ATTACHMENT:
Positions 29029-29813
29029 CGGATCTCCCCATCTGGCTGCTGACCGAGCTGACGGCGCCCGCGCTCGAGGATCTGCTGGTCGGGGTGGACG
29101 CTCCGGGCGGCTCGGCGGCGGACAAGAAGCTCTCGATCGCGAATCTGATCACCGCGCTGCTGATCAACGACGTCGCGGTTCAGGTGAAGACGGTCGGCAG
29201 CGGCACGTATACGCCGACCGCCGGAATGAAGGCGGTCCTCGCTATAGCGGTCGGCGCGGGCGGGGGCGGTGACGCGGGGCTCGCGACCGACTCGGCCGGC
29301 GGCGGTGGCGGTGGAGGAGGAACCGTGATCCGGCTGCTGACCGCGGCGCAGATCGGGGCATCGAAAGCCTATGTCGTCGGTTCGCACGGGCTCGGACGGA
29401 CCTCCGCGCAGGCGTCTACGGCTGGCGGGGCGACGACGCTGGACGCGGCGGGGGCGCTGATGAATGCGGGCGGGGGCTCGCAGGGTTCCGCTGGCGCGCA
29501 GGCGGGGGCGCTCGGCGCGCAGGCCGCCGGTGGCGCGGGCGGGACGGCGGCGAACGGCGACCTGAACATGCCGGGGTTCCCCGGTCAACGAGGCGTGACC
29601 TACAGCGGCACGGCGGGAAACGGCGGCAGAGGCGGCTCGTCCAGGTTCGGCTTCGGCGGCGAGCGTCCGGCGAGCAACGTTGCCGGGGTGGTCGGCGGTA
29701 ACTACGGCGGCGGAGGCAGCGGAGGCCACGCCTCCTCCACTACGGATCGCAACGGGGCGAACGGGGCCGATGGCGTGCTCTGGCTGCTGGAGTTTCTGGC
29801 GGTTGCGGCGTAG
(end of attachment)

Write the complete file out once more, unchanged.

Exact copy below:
Positions 29029-29813
29029 CGGATCTCCCCATCTGGCTGCTGACCGAGCTGACGGCGCCCGCGCTCGAGGATCTGCTGGTCGGGGTGGACG
29101 CTCCGGGCGGCTCGGCGGCGGACAAGAAGCTCTCGATCGCGAATCTGATCACCGCGCTGCTGATCAACGACGTCGCGGTTCAGGTGAAGACGGTCGGCAG
29201 CGGCACGTATACGCCGACCGCCGGAATGAAGGCGGTCCTCGCTATAGCGGTCGGCGCGGGCGGGGGCGGTGACGCGGGGCTCGCGACCGACTCGGCCGGC
29301 GGCGGTGGCGGTGGAGGAGGAACCGTGATCCGGCTGCTGACCGCGGCGCAGATCGGGGCATCGAAAGCCTATGTCGTCGGTTCGCACGGGCTCGGACGGA
29401 CCTCCGCGCAGGCGTCTACGGCTGGCGGGGCGACGACGCTGGACGCGGCGGGGGCGCTGATGAATGCGGGCGGGGGCTCGCAGGGTTCCGCTGGCGCGCA
29501 GGCGGGGGCGCTCGGCGCGCAGGCCGCCGGTGGCGCGGGCGGGACGGCGGCGAACGGCGACCTGAACATGCCGGGGTTCCCCGGTCAACGAGGCGTGACC
29601 TACAGCGGCACGGCGGGAAACGGCGGCAGAGGCGGCTCGTCCAGGTTCGGCTTCGGCGGCGAGCGTCCGGCGAGCAACGTTGCCGGGGTGGTCGGCGGTA
29701 ACTACGGCGGCGGAGGCAGCGGAGGCCACGCCTCCTCCACTACGGATCGCAACGGGGCGAACGGGGCCGATGGCGTGCTCTGGCTGCTGGAGTTTCTGGC
29801 GGTTGCGGCGTAG